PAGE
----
TL;DR: no, things don't work that way.
To create the impression of gravity by spinning, you need to be inside the spinning object. Mass is nearly irrelevant to this. The characteristics that matter are spin speed and distance from the center.
If you are standing on the spinning object, the spin pushes you away from the object. This makes us slightly lighter on the Earth. But overall, the gravity effect (unrelated to spin) is greater than the push away from the surface. On a small, fast-spinning object, you could actually be pushed off by spin.
Once you lose contact with the spinning object or if you never were in contact with it, the spin becomes irrelevant. You now have a straight line velocity and an acceleration towards the mass. If the velocity is high enough (called escape velocity), you will eventually move far enough away that the acceleration by gravity becomes negligible.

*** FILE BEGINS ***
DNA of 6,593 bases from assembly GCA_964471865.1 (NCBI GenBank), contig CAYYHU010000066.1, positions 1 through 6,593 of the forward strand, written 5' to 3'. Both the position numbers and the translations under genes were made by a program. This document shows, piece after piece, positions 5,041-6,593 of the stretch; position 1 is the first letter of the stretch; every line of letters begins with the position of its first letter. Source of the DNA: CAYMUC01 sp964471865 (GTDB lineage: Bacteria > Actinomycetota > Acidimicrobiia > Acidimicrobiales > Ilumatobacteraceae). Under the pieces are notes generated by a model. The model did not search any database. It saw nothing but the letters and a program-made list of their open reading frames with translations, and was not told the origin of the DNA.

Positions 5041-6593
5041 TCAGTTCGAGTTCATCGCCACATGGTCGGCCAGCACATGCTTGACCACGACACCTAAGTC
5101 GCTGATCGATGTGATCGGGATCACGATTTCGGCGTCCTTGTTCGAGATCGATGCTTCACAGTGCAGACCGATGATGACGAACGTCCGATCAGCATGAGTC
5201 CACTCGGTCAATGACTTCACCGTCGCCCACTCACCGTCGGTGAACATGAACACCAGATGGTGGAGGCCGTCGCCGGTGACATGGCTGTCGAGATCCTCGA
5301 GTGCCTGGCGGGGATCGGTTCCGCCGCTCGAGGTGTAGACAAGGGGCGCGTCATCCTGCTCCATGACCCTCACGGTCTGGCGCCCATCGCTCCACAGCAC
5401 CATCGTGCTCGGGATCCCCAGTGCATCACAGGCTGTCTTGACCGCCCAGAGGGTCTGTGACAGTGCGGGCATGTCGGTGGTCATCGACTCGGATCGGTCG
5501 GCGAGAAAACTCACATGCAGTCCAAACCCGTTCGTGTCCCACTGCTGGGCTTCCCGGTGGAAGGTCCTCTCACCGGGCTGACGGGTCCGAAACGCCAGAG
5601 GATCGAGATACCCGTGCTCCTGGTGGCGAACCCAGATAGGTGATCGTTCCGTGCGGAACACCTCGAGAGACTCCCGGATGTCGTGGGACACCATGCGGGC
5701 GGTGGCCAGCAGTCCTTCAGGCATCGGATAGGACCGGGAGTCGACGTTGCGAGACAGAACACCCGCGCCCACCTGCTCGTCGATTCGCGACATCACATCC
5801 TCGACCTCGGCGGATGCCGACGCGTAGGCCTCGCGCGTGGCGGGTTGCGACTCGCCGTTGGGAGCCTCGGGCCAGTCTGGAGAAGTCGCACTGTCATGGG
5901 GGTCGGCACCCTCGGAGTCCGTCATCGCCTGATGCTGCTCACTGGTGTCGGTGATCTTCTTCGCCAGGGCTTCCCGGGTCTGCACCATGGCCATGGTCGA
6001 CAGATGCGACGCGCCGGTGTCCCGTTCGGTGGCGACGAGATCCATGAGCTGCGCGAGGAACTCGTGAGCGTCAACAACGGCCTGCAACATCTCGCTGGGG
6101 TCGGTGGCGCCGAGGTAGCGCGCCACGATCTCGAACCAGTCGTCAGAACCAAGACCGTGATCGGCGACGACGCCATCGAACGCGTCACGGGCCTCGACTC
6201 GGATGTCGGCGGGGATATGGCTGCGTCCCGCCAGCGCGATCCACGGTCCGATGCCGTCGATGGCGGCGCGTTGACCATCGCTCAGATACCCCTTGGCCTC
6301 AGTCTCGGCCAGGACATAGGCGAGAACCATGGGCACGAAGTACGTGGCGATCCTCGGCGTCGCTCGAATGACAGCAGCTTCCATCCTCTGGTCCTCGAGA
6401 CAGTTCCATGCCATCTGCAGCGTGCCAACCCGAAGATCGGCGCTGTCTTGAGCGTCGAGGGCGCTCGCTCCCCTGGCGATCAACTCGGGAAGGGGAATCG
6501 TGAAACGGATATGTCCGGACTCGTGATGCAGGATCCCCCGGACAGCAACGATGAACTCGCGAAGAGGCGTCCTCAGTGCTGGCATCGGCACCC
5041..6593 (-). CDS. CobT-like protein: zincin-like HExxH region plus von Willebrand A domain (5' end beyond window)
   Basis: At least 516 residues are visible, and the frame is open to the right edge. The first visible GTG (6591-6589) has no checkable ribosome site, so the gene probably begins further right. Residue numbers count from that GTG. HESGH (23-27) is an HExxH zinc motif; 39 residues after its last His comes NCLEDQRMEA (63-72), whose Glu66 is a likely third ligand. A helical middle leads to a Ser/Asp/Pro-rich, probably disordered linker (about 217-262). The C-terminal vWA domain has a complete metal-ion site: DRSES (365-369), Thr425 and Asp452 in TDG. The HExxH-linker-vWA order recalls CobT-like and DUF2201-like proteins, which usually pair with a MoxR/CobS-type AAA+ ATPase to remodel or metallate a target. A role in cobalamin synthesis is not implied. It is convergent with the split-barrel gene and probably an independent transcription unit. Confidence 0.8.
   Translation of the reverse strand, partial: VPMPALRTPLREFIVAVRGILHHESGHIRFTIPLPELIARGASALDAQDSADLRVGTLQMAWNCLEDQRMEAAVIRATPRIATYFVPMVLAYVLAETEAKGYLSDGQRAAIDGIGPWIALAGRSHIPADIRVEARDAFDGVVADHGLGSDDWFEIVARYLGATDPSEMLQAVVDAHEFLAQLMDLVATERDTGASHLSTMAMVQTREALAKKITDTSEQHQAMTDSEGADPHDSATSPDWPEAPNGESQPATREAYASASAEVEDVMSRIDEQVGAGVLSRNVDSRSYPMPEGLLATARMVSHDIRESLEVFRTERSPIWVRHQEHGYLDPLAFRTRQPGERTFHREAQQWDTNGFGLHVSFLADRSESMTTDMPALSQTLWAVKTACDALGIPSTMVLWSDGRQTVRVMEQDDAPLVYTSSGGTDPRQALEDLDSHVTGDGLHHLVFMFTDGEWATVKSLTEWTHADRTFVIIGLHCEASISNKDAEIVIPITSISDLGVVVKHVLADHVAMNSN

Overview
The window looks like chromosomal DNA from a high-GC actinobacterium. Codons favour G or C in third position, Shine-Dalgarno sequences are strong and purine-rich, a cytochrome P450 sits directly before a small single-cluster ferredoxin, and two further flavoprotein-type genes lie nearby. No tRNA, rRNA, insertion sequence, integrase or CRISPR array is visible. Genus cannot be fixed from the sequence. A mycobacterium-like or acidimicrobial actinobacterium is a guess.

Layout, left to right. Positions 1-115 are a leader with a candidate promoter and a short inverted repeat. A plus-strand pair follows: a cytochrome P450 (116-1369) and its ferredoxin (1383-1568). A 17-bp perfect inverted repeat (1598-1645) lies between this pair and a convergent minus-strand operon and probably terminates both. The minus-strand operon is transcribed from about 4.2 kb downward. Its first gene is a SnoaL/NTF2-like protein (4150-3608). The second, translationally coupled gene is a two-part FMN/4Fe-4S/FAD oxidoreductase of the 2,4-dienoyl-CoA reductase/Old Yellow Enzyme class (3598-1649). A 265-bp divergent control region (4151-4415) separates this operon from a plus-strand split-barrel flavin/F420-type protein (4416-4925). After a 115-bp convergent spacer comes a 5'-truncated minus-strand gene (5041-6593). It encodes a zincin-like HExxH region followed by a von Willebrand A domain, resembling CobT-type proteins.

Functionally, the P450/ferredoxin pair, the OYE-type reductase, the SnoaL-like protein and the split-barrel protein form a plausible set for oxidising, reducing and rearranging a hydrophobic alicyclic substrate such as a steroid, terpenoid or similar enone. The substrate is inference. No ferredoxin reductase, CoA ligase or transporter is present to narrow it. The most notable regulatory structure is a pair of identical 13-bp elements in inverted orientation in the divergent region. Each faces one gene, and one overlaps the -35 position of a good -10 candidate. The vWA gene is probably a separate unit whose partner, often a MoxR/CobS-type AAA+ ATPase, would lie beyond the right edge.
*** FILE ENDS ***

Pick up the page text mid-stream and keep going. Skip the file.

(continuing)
You cannot escape spin effects by spinning an object that you are not touching to create a gravity-like effect. It won't do anything. You need to be spinning with the object for the gravity-like effect.
What's actually happening is that the spin gives you a straight line velocity tangential to the circle of the spin. But because there is a centripetal force, i.e. a force pushing you towards the center, your direction is constantly changing such that you follow a circle and feel like you are being pressed down. But you are actually traveling out and being pushed up.
You have a similar effect in a fast rising elevator. You feel like you are being pressed towards the floor. But what is actually happening is that the elevator is pushing you up. You are trying to stay where you are. This gives an impression of increased gravity on a fast elevator. But really, gravity is the same. It's just that inertia is joining it.